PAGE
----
Everyone takes a different path to their first media job. Some people land their first choice right out of college. Others need to apply to dozens of places before landing an interview. There’s not a perfect way to get the job you want, but it can help to learn from the experience of others. In our feature “How I Got the Job,” we talk to some of the best people working professionally in media about what they did to get a foot in the door, and what it took to finally sign the contract. This week: Hannah Everman, producer and former assignment editor at KDRV in Medford, Ore.
I graduated from the University of Oregon with my bachelor’s degree in Journalism, and an emphasis on broadcasting, in June of 2013. My classmates had begun looking for jobs months before graduation, but I chose to search for internships, because I was not positive on the track I wanted to take within TV news. I solidified an internship in my hometown of Medford over spring break, and I started the week after graduation.
Do you remember what work samples you included in your job hunt?
As I progressed through my three-month internship, I realized I didn’t want to be an on-camera reporter or anchor. I found myself thriving behind the cameras, and decided to pursue a job as an assignment editor. AE’s don’t need reels, but they do need a spotless resume, cover letter and great people skills. My resume was one page, and played up my strengths. I also didn’t include anything that I couldn’t confidently talk about in an interview. Assignment editors may also be asked for work samples. I included only my published articles, and when possible, ones that were written in AP Style. In my cover letter, I tried to focus not just on why I wanted the job, but also drawing attention to my personality and why I would be a better fit than anyone else.
You started as an intern. What did you take advantage of in your internship to help you land a full-time job?
First off, I love internships! As an intern, I was willing to do anything and always available. I was a pushy intern. In local news, you’re often thrown into the deep end without a life jacket, and I was determined not to drown. I always arrived 10-15 minutes early, I brought story pitches to every morning meeting, and most of all, I always kept myself busy. The greatest gift of interning in a small market is that the station usually needs the extra help! I took advantage of that by offering to be a reporter’s photographer for the day, I would help producers write scripts, and if a production assistant was gone, I’d offer to operate cameras on the floor or run teleprompter. As an intern, I think you are never too low or too high for any task, you are simply there to soak up all the knowledge you can in the time that’s given to you. Throughout all this, I would also check in with my news director as often as possible to ask him for feedback on my performance. All of this combined, ultimately gave me the skills I needed to head into the workforce. By the end of my internship, I had experience in everything from being in production to editorial to on camera techniques.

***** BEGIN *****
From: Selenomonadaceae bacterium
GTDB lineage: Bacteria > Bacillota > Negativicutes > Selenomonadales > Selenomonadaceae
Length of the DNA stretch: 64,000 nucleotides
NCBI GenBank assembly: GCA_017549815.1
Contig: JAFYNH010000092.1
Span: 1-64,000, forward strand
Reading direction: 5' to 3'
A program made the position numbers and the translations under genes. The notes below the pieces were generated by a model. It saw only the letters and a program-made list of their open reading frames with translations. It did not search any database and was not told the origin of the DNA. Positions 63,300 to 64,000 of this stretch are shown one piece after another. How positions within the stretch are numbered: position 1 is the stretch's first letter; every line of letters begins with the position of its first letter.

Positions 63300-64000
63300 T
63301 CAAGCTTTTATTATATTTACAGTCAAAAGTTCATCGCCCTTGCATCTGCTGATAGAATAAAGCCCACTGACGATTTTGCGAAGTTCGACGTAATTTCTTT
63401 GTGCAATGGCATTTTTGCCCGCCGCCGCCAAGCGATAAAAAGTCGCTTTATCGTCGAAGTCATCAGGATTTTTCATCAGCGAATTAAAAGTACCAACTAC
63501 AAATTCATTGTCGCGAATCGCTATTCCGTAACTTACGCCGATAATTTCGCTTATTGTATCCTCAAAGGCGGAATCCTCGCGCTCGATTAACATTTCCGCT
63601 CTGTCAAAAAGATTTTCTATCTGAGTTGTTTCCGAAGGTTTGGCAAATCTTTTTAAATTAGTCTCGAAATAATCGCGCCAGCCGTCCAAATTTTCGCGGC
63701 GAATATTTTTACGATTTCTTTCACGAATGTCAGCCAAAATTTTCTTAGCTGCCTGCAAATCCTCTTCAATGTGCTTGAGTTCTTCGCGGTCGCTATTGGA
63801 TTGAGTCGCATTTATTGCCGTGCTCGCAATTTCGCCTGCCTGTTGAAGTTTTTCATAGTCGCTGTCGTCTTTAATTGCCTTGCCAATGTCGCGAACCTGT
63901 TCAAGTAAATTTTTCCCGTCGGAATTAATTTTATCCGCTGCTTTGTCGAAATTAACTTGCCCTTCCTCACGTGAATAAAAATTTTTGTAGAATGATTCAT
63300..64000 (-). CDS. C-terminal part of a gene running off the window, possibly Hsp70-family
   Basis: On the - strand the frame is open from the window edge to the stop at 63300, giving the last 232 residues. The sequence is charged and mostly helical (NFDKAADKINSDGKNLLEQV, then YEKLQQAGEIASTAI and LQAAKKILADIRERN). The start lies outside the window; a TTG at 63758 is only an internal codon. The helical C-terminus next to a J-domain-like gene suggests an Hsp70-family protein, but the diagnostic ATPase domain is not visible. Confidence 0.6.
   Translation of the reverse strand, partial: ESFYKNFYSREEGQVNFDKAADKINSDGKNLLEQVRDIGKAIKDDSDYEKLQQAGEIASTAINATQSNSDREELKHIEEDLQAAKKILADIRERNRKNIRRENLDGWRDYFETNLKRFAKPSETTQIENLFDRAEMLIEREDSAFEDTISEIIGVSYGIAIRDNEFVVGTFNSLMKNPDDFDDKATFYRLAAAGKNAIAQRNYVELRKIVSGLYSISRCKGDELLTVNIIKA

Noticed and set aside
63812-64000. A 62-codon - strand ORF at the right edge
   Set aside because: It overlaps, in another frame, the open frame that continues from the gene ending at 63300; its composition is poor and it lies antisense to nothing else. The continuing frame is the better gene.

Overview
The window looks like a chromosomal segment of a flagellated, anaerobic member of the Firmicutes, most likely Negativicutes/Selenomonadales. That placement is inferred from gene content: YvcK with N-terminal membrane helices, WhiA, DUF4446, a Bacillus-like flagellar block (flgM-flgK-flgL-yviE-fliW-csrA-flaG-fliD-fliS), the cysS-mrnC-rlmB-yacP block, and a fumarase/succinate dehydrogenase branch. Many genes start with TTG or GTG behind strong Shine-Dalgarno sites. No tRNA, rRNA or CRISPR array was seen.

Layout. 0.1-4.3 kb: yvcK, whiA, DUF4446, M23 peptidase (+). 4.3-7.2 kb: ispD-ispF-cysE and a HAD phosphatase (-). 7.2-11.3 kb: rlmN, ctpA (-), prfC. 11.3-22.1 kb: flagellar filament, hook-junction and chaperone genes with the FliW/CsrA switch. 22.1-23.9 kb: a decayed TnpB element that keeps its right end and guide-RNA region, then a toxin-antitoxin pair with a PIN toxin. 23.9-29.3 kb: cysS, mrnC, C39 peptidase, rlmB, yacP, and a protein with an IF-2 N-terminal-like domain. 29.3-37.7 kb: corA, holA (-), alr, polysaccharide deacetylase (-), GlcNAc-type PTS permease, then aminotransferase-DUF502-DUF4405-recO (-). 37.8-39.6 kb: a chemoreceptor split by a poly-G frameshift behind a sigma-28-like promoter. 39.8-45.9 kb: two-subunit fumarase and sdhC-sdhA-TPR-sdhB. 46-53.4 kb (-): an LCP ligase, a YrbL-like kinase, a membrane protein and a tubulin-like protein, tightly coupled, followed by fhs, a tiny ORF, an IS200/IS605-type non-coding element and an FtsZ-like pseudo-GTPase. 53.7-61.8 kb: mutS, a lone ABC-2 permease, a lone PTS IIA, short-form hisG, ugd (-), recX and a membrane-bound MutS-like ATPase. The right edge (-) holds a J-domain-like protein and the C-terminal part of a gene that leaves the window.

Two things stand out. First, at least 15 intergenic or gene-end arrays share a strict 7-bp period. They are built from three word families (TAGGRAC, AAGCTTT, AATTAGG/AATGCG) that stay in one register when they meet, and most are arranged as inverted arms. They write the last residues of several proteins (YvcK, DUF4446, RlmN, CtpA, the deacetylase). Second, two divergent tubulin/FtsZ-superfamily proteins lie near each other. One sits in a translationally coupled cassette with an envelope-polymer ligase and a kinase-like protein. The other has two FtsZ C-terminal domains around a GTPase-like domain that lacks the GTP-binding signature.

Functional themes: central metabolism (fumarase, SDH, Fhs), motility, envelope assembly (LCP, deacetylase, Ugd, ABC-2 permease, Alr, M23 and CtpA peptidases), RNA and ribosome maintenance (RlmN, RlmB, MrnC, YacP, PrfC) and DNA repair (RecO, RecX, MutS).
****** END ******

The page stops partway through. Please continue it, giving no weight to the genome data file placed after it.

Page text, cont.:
What happened in your first interview?
My pushy intern personality pushed itself right into my first interview. At the end of my internship, the woman working as the assignment editor at my station was leaving. Her contract was up, and they needed to fill the spot. I immediately went into my ND’s office and said he should consider me. Because he knew me from my internship, it was not as formal of a “first” interview as many people experience. If you ever find yourself grasping for a job out of your internship, my advice is to have your goals clear. He asked me certain questions to make sure I didn’t just want any job, but that I wanted that specific job. Stepping up from being an intern to a full-time employee can also be a challenge, and he questioned if I would be able assert authority and not have my coworkers refer to me as “The Intern” for the rest of my career. Other than that, it was more of a conversation than an interview and focused more on long-term goals, rather than talking about strengths and weaknesses.
Did you ever turn down a job offer? Why?
Not yet! During the last few weeks of my internship, I applied to two stations in Philadelphia, but I didn’t hear back from them before I took my current position.
When did you get an offer? How did it happen?
It moves fast. A few days after that interview with my ND as an intern, a contract was drawn up and I was made an offer. I had a weekend to think about it.
Looking back, what would you have changed about the process?
I wouldn’t change a thing. It was the best opportunity for me to start my career with a team I was already familiar with, and living in an area I knew well. It’s coming up on two years that I’ve been with my station, and everyday is still a learning experience, which is amazing.